Lexington, just down-valley from Staunton—a 2012 Smithsonian culture town—gets a nod this year for a lot of good reasons, not least among them that it nestles between the beautiful Blue Ridge and Allegheny Mountains. The Blue Ridge Parkway, authorized as a public works project by FDR in 1933, winds alongside for leaf-peeping in the fall or rapturous springtime encounters with blooming rhododendron and laurel. Either way the ridge still looks like “ranges of blue clouds rising one above another”—a description coined by an 18th-century member of the vaunted Byrd family of Virginia—a suitable backdrop for winsome Lexington with is brick sidewalks, handsomely restored historic churches and homes, Lawyers Row and Courthouse Square. There are plenty of arts and crafts galleries, dramatics under the stars at the Theater at Lime Kiln (set amid the ruins of a 19th-century quarry), bluegrass fiddlers at Clark’s Ole Time Music Center and concerts of all kinds on the stage of the Lenfest Center. But architecture and historic preservation are Lexington’s pride and joy, gloriously displayed on the campus of Washington and Lee University. Founded in 1749, the school was endowed by George Washington and presided over from 1865 to 1870 by Robert E. Lee, whose remains lie in a crypt beneath the perfectly proportioned Victorian Lee Chapel. The Stonewall Jackson House remembers the Confederate general who taught physics and artillery tactics at the nearby Virginia Military Institute. Known as the “West Point of the South,” the campus is a distinguished Gothic Revival complex with museums dedicated to the school’s history and to celebrated graduate George C. Marshall, who masterminded the post-World War II rebuilding of Europe as secretary of state under President Truman. Take a tour, led by a cadet, and if you happen to be there on a parade day, you’ll never forget it.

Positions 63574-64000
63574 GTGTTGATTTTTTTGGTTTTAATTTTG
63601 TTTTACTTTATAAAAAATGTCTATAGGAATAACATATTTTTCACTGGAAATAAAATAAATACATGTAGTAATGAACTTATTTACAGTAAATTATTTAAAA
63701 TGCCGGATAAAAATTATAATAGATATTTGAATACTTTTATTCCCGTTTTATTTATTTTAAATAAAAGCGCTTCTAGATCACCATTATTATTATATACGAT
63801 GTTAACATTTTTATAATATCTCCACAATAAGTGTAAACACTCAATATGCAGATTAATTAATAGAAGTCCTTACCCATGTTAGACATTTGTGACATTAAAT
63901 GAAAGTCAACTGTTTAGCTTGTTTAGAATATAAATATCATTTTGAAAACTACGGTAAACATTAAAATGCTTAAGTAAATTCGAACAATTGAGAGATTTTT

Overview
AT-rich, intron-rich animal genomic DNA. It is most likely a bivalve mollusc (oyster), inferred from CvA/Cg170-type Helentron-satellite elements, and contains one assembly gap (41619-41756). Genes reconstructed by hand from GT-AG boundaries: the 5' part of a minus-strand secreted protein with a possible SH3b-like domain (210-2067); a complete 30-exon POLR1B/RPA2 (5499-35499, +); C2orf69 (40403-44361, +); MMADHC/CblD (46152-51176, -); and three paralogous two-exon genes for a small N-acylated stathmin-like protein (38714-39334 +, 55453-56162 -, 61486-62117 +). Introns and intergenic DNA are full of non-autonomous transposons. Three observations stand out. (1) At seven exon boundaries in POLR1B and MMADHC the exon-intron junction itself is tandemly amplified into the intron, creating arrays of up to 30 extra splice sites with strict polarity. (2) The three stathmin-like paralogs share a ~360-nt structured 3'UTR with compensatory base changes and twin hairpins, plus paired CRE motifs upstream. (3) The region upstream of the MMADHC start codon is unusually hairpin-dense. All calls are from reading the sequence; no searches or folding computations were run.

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17. Abilene, KS